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Open AccessArticle

Analysis of Air Pollution in Urban Areas with Airviro Dispersion Model—A Case Study in the City of Sheffield, United Kingdom

1
Department of Civil and Structural Engineering, the University of Sheffield, Sheffield S1 3JD, UK
2
Department of Automatic Control and Systems Engineering, the University of Sheffield, Sheffield S1 3JD, UK
3
Air Quality Monitoring & Modelling, Sheffield City Council, Howden House, 1 Union Street, Sheffield S1 2SH, UK
*
Author to whom correspondence should be addressed.
Atmosphere 2020, 11(3), 285; https://doi.org/10.3390/atmos11030285
Received: 25 February 2020 / Revised: 12 March 2020 / Accepted: 13 March 2020 / Published: 15 March 2020
(This article belongs to the Special Issue Atmospheric Dispersion of Pollutants in Urban Environments)
Two air pollutants, oxides of nitrogen (NOx) and particulate matter (PM10), are monitored and modelled employing Airviro air quality dispersion modelling system in Sheffield, United Kingdom. The aim is to determine the most significant emission sources and their spatial variability. NOx emissions (ton/year) from road traffic, point and area sources for the year 2017 were 5370, 6774, and 2425, whereas those of PM10 (ton/year) were 345, 1449, and 281, respectively, which are part of the emission database. The results showed three hotspots of NOx, namely the Sheffield City Centre, Darnall and Tinsley Roundabout (M1 J34S). High PM10 concentrations were shown mainly between Sheffield Forgemasters International (a heavy engineering steel company) and Meadowhall Shopping Centre. Several emission scenarios were tested, which showed that NOx concentrations were mainly controlled by road traffic, whereas PM10 concentrations were controlled by point sources. Spatiotemporal variability and public exposure to air pollution were analysed. NOx concentration was greater than 52 µg/m3 in about 8 km2 area, where more than 66 thousand people lived. Models validated by observations can be used to fill in spatiotemporal gaps in measured data. The approach used presents spatiotemporal situation awareness maps that could be used for decision making and improving the urban infrastructure. View Full-Text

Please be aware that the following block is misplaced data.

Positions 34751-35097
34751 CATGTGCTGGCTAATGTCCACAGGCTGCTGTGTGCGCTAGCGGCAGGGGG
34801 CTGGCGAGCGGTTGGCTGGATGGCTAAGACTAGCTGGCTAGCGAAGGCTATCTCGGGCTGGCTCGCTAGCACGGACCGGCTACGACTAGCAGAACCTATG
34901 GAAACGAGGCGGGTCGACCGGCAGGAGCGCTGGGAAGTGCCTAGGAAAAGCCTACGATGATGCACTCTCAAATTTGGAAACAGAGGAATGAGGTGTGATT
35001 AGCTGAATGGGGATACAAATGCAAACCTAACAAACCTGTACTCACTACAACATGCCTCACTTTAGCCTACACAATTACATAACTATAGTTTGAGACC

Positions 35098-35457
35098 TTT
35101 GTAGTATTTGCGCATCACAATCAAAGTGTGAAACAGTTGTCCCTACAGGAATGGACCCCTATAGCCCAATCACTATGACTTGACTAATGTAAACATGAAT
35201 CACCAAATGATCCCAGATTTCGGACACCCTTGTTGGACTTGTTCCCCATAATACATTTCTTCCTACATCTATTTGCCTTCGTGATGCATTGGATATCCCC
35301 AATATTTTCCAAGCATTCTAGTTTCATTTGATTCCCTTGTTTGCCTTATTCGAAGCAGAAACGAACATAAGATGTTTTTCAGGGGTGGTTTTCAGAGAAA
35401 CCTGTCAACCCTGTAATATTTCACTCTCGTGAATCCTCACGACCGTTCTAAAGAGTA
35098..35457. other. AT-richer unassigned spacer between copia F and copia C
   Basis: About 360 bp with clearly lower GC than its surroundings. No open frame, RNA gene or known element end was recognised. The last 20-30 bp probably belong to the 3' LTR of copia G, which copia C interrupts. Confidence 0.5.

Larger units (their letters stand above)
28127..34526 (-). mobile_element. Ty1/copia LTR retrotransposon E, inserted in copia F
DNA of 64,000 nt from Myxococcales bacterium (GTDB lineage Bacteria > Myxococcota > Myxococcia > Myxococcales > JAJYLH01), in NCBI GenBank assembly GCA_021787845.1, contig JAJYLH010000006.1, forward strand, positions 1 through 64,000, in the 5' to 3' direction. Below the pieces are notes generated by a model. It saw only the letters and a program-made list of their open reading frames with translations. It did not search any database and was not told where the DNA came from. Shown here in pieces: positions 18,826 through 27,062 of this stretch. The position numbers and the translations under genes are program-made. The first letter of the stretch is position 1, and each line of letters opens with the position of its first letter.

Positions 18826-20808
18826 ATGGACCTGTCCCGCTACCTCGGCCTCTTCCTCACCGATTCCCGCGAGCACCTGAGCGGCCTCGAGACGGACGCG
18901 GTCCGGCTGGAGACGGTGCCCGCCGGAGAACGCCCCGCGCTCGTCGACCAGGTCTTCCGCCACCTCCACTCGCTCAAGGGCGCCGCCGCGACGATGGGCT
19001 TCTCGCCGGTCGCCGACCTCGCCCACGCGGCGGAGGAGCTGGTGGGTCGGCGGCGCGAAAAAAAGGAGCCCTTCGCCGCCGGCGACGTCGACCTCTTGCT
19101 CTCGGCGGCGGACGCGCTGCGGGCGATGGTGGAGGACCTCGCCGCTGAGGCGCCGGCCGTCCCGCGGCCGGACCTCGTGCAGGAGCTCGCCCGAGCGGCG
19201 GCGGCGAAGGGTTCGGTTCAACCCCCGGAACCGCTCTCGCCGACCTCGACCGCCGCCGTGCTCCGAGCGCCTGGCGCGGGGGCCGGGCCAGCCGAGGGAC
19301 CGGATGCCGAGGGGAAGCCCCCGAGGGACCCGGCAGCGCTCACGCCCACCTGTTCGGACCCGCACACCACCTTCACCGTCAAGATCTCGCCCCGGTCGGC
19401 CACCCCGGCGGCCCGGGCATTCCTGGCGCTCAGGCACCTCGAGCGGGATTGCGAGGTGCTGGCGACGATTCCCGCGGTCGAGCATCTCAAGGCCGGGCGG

Keywords: air quality modelling; urban air quality; Airviro; dispersion modelling; Sheffield; emissions air quality modelling; urban air quality; Airviro; dispersion modelling; Sheffield; emissions
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MDPI and ACS Style

Munir, S.; Mayfield, M.; Coca, D.; Mihaylova, L.S.; Osammor, O. Analysis of Air Pollution in Urban Areas with Airviro Dispersion Model—A Case Study in the City of Sheffield, United Kingdom. Atmosphere 2020, 11, 285.

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